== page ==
Kern County Animal Control had received a public nuisance complaint about the property on the 5000 block of Frazier Mountain Park Road, so an animal control officer went out to investigate. They found dogs, cats, horses, goats, chickens, roosters, a cockatiel, tarantulas and a variety of fish, according to animal control...

...David Enoch Birrel was arrested on suspicion of felony crimes against animals..." More

Tuesday, June 14, 2011

Humane officers seize dozens and dozens of animals from a nasty Ohio home

Humane officers just seized dozens and dozens of animals from an Ohio home.

Officials say they were living in disgusting conditions and now two people are facing animal cruelty charges.

The home doubled as a garbage dump and health officials say was it was unlivable for anyone or anything.

More than 80 animals were removed.

"She's not one of the worse, but she's in pretty bad condition," said Dep. Kelly Schubert.

Sheriff's deputies showed 19 Action News just some of the animals removed from the Washington County home last week.

"Kinda nervous about her not making it," said Dep. Kelly Schubert. "35 dogs, 22 chickens, 2 ducks, 4 rabbits and like 20 domestic birds."

The home's exterior resembled the inside of a dumpster and the interior was compared to a sewage tank..." More

Washington woman hoards 100 cats

Berit Anderson

More than 100 cats were rescued from the home of a woman near Arlington Monday. The woman was featured in "Confessions: Animal Hoarding," an Animal Planet documentary series profiling individuals with animal hoarding problems.

Animal hoarding is actually quite common, according to a release from cat welfare organization Purrfect Pals. Though there are more than 3000 reported cases of animal hoarding each year, the organization said that at least ten times more cases go unreported. If you know someone who might be an animal hoarder, you can learn more at" More

Monday, June 13, 2011

21 cats rescued, 6 dead, in hoarding investigation


A South Philadelphia home is now the focus of a massive hoarding investigation. The SPCA found 21 cats inside.

"Deplorable" is what SPCA investigators are calling conditions inside Stephanie Sinkin's home on South Chadwick Street. Inside they found dozens of cats - many in poor health, living in piles of trash.

The work is not yet done at the house. L&I needs an administrative warrant so that they can go back inside and carry out debris from the home, which has been condemned. After that happens and the conditions are safer, PSPCA officials can go back inside to retrieve the remaining cats believed to be inside the home..." More

More Than 30 Dogs, 30 Chickens Seized At Ohio Home

Officials in southeast Ohio have removed more than 30 small dogs and dozens more animals kept in and near a trailer where three people live in a town along the Ohio River.

The Washington County Sheriff's Office says authorities took 30 dogs and about a dozen birds from the home on Friday. They also found 30 chickens, four rabbits and several more dogs on the property.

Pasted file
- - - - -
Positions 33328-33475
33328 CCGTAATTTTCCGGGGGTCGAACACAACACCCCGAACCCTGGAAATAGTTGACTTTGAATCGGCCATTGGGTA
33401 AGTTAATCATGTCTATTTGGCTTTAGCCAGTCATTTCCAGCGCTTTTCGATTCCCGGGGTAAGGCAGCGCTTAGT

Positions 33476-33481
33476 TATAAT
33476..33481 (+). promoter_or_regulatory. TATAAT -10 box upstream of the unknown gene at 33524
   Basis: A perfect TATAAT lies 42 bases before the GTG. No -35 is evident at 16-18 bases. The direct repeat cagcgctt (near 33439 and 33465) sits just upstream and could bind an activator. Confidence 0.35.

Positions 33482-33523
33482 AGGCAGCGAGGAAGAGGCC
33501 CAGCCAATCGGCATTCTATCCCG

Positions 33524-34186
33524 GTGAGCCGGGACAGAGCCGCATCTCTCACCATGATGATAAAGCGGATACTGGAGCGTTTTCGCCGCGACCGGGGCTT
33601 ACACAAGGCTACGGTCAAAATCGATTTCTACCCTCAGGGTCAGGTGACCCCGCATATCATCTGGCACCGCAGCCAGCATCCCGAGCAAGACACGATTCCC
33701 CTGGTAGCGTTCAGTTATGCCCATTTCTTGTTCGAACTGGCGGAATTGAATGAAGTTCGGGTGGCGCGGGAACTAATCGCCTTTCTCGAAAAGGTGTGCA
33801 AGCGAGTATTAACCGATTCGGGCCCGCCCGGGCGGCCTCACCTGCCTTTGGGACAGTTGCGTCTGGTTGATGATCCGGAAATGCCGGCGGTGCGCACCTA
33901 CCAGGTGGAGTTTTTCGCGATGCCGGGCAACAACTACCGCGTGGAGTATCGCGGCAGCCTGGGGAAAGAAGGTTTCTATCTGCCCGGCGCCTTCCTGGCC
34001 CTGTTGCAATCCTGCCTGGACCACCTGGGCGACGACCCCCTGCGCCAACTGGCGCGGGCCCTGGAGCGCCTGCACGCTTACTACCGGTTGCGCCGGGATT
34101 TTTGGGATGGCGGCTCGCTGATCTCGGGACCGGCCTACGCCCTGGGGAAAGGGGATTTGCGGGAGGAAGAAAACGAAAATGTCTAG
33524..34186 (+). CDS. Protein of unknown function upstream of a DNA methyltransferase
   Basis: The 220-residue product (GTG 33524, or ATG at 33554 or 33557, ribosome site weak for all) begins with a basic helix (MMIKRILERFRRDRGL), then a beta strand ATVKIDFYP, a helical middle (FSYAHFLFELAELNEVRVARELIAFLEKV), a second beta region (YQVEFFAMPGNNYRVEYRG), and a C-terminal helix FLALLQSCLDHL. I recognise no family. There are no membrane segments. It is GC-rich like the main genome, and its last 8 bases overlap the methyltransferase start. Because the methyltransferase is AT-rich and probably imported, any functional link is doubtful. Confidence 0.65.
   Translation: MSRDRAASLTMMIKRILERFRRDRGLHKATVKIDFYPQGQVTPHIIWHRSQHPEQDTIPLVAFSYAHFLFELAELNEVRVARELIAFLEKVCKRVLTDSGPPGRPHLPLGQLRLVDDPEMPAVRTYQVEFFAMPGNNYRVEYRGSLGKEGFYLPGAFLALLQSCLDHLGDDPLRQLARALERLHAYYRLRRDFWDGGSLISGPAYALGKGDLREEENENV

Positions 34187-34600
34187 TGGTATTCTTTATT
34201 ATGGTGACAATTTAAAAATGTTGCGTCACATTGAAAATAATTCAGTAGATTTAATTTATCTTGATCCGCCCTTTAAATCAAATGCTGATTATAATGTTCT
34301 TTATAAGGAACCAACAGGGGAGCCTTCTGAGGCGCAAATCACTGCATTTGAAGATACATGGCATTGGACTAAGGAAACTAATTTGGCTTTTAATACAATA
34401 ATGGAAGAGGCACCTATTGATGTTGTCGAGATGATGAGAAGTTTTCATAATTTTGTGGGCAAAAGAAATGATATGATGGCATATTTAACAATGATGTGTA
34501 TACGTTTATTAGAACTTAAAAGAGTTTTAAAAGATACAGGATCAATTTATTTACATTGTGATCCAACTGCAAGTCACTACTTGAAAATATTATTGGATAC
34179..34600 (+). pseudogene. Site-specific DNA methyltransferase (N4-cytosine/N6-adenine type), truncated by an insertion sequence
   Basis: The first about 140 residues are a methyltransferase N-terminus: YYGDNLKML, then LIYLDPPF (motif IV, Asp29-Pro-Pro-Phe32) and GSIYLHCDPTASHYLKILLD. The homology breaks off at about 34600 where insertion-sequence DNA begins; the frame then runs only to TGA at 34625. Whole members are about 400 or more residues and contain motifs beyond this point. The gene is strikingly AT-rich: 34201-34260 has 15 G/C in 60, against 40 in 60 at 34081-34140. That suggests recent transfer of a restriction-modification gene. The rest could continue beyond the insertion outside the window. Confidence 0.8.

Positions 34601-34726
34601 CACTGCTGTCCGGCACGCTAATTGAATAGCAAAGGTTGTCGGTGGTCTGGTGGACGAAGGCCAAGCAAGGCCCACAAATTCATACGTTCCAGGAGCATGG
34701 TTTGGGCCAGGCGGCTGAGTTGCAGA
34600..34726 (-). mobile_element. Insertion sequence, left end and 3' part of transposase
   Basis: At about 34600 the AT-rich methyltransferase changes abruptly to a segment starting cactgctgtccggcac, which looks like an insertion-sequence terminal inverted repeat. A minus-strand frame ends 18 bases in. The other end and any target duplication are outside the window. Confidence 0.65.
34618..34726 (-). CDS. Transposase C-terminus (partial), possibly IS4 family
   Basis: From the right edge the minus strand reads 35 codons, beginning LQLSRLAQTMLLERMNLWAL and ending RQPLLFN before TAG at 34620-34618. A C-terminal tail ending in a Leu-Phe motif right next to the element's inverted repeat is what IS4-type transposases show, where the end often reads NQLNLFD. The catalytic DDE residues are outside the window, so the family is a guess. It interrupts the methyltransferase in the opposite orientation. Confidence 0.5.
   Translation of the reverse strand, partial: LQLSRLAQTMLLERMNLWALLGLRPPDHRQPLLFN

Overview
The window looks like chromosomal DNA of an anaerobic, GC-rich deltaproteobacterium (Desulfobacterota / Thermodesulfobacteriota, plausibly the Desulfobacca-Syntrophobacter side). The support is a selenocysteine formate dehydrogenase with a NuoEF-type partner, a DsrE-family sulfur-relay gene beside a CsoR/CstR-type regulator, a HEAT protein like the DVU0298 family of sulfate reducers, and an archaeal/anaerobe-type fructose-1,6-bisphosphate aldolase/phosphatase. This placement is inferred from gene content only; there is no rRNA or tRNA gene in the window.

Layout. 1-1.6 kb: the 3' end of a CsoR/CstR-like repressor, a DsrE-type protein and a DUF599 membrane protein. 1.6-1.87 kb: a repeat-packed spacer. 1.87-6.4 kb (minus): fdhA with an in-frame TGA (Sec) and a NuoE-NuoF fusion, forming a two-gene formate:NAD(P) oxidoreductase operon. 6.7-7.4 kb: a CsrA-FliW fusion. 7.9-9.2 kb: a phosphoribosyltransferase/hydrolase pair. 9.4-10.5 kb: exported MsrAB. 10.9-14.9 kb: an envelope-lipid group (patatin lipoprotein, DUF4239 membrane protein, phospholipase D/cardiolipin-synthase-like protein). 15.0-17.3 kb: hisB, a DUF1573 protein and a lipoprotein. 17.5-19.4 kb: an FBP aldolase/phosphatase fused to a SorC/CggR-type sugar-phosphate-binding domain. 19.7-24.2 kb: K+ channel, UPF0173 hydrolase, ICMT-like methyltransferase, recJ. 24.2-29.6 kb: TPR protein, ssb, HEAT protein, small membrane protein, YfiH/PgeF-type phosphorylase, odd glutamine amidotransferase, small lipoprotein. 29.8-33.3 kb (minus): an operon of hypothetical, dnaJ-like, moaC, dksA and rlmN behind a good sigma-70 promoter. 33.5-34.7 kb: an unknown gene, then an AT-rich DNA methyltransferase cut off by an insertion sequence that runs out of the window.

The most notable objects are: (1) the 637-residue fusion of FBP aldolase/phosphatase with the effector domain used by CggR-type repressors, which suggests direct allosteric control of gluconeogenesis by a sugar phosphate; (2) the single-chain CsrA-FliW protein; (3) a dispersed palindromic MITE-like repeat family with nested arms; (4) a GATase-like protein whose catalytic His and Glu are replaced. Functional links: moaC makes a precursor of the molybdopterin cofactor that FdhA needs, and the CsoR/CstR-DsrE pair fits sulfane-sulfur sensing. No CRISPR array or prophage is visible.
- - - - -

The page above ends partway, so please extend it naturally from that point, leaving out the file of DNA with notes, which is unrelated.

The sheriff says the property was covered in animal waste..." More

Animal hoarders targeted by Toronto


TORONTO - Councillor Josh Matlow wants the city to tackle animal hoarding more aggressively.

The rookie councillor is asking city council next week to give marching orders to staff to hammer out a way to deal with residents hoarding animals in their home in a timely manner.

Matlow came face to face with the problem in his own ward earlier this year.

Officials seized around 100 cats from a Manor Rd. home when they were finally able to enter it back in April.

The home reeked of cat urine and was stained with feces. Dozens of cats were seized at first while dozens more were found in the next few days as officials continued to search the home.

“It was just horrific,” Matlow said.

Matlow said he was shocked to speak to neighbours after the cats were taken away to find out the home had been a problem for years and the city services they called for help couldn’t deal with it because they couldn’t gain entry to the house.

He wants city services to work out a way so they can work together to respond to hoarding faster..." More

Saturday, June 11, 2011

Hundreds of Animals Seized; Couple Arrested

Reporter: Brooks Jarosz

A couple is in jail after nearly 300 animals were seized in and around a home in Jackson County in what police call one of the biggest animal cruelty cases ever.

Kimberly and Seth Maher both were charged with 63 counts of animal cruelty and are in jail.

Jackson County Sheriff's deputies served the warrant Friday, finding dogs, cattle and farm animals underfed and living in filthy conditions.

"Deplorable conditions in this place, not only in the residence, but the animals around," Chief Deputy Tony Boggs said. "Deceased animals, burned animals, malnourished animals and just about every size, breed and kind were up there."..." More

Animals seized from Little Hocking home

By Sam Shawver

Area officers rescued more than 80 animals from an "unlivable" Little Hocking mobile home Friday and charges of animal cruelty are expected to be filed.

The Humane Society of the Ohio Valley's shelter on Mount Tom Road was nearing capacity Friday when the 82 animals were added to the shelter population.

"We were already about 85 percent full but now we're at about 130 percent capacity and we need some help," shelter manager Steve Herron said Friday night.

Thirty-five dogs, 11 birds, four rabbits, two ducks and 30 chickens were removed from the mobile home at 3265 School House Road, Little Hocking, according to a report from the Washington County Sheriff's Office. Nearly all the animals were inside the trailer..." More

Animal Hoarding: Indentifying the Disease